Additionally, we will limit the share of assets of high-carbon companies that can be pledged by a bank as collateral when borrowing from us. In the future, we will limit collateral to companies and debtors that are compliant with EU sustainable reporting standards.

These measures have two effects: first, they reduce our own climate-related financial risks and, second, they motivate bond issuers to improve their disclosures and reduce their carbon emissions. This will ultimately help steer capital towards supporting the green transition.

Testing banks’ resilience to climate stress

Climate change also plays a major role in our supervisory activities. Over the past few years, we have started to look much more closely at how climate change affects the banks under our supervision. Since we clarified our supervisory expectations in 2020 we have been pushing banks to improve how they manage and disclose climate and environmental risks.

Banks earn half of their income with heavy greenhouse emitters. This might be profitable today, but it won’t be tomorrow

As part of these efforts, we have now concluded a pioneering “bottom-up” climate stress test. We found that three in five banks still do not have a climate stress test framework in place. Only one in five banks consider climate risks when granting loans. And most banks rely heavily on proxy data to quantify their customers’ emissions with, on aggregate, half of banks’ income currently coming from heavy greenhouse gas emitters. This might be profitable today, but it won’t be tomorrow. So we will not stop reminding banks that they must take decisive action to address shortcomings and prepare for a timely transition to a carbon-neutral economy, while engaging closely with their clients.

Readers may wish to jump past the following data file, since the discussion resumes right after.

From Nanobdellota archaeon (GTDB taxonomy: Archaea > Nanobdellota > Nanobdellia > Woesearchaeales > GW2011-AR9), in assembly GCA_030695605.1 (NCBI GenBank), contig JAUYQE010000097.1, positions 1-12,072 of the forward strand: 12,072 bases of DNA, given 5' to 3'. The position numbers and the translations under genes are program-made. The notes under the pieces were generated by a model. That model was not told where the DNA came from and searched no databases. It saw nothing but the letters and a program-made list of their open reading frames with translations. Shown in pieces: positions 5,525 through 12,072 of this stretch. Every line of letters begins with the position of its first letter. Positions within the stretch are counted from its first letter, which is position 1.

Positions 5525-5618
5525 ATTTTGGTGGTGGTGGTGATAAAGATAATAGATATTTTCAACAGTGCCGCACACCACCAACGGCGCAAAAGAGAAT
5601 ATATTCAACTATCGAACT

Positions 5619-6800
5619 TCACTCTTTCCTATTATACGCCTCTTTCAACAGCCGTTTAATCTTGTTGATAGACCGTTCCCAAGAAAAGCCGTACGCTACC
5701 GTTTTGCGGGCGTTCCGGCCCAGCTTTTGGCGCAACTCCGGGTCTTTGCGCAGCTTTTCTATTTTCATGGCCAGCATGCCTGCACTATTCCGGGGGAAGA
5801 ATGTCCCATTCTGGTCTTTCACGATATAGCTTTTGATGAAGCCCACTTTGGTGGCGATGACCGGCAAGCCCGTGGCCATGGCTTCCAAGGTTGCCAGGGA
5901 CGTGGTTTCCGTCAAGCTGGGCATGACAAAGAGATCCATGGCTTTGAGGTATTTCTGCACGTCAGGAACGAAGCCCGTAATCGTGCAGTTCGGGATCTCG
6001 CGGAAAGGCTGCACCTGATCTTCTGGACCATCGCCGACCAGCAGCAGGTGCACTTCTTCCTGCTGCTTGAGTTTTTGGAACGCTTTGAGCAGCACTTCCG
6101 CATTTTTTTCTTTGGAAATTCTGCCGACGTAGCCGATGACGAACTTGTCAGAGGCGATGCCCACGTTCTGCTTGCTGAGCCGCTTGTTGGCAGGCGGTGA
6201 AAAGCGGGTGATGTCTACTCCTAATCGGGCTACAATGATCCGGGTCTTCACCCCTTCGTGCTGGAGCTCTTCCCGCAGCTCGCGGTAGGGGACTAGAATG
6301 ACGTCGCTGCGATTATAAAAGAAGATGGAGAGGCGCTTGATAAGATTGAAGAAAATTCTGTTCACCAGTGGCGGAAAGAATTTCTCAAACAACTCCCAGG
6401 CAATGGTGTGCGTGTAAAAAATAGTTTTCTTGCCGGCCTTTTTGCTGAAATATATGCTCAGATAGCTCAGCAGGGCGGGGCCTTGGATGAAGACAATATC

Towards a greener financial system

Everyone involved in financial markets will need to prepare for the green transition and tackle the resulting risks. Our climate stress test proves, once again, that banks need to act boldly and urgently to better manage the risks from climate change. Our actions on the monetary policy side will not only reduce our own exposures to these risks, they will also encourage companies and banks to be more transparent about their carbon emissions – and ultimately to reduce them.

These efforts will make our financial system more resilient to the climate and environmental crises and better equipped for the green transition. There is still much more work to be done. This is only the beginning of a long journey. While the ECB’s actions are no substitute for ambitious and decisive action from governments and parliaments, within our mandate we have a duty to play our part, and we will do so.

This blog post appeared as an opinion piece in various newspapers and websites across Europe.